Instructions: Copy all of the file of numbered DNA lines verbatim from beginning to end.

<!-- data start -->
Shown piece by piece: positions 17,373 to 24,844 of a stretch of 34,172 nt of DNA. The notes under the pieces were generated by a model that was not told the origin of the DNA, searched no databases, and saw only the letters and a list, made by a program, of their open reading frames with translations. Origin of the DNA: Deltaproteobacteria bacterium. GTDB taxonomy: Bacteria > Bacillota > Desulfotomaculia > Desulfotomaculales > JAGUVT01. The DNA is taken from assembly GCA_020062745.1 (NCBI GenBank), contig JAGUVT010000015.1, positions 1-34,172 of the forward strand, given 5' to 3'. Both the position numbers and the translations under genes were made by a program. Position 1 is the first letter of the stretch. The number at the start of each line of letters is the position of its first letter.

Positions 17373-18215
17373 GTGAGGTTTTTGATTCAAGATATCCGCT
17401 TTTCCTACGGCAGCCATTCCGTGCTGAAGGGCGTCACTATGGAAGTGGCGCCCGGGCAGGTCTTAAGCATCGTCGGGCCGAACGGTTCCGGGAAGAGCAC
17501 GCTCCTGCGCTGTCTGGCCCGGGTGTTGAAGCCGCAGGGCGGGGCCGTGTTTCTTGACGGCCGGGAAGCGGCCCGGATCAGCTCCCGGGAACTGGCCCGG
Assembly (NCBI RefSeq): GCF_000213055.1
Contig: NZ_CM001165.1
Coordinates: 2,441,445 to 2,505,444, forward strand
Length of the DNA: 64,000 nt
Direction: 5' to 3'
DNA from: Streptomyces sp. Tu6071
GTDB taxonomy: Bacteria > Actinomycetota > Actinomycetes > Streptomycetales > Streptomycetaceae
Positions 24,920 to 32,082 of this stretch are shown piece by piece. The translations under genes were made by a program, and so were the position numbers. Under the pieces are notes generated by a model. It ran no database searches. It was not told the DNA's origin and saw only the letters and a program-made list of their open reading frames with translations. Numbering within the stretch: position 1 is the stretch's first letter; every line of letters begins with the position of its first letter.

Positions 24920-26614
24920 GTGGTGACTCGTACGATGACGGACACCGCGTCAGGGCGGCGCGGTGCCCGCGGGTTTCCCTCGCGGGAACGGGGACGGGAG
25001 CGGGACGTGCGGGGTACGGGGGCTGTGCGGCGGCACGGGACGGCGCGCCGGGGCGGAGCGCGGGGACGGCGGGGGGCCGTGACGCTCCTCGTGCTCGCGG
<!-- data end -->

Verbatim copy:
Shown piece by piece: positions 17,373 to 24,844 of a stretch of 34,172 nt of DNA. The notes under the pieces were generated by a model that was not told the origin of the DNA, searched no databases, and saw only the letters and a list, made by a program, of their open reading frames with translations. Origin of the DNA: Deltaproteobacteria bacterium. GTDB taxonomy: Bacteria > Bacillota > Desulfotomaculia > Desulfotomaculales > JAGUVT01. The DNA is taken from assembly GCA_020062745.1 (NCBI GenBank), contig JAGUVT010000015.1, positions 1-34,172 of the forward strand, given 5' to 3'. Both the position numbers and the translations under genes were made by a program. Position 1 is the first letter of the stretch. The number at the start of each line of letters is the position of its first letter.

Positions 17373-18215
17373 GTGAGGTTTTTGATTCAAGATATCCGCT
17401 TTTCCTACGGCAGCCATTCCGTGCTGAAGGGCGTCACTATGGAAGTGGCGCCCGGGCAGGTCTTAAGCATCGTCGGGCCGAACGGTTCCGGGAAGAGCAC
17501 GCTCCTGCGCTGTCTGGCCCGGGTGTTGAAGCCGCAGGGCGGGGCCGTGTTTCTTGACGGCCGGGAAGCGGCCCGGATCAGCTCCCGGGAACTGGCCCGG
Assembly (NCBI RefSeq): GCF_000213055.1
Contig: NZ_CM001165.1
Coordinates: 2,441,445 to 2,505,444, forward strand
Length of the DNA: 64,000 nt
Direction: 5' to 3'
DNA from: Streptomyces sp. Tu6071
GTDB taxonomy: Bacteria > Actinomycetota > Actinomycetes > Streptomycetales > Streptomycetaceae
Positions 24,920 to 32,082 of this stretch are shown piece by piece. The translations under genes were made by a program, and so were the position numbers. Under the pieces are notes generated by a model. It ran no database searches. It was not told the DNA's origin and saw only the letters and a program-made list of their open reading frames with translations. Numbering within the stretch: position 1 is the stretch's first letter; every line of letters begins with the position of its first letter.

Positions 24920-26614
24920 GTGGTGACTCGTACGATGACGGACACCGCGTCAGGGCGGCGCGGTGCCCGCGGGTTTCCCTCGCGGGAACGGGGACGGGAG
25001 CGGGACGTGCGGGGTACGGGGGCTGTGCGGCGGCACGGGACGGCGCGCCGGGGCGGAGCGCGGGGACGGCGGGGGGCCGTGACGCTCCTCGTGCTCGCGG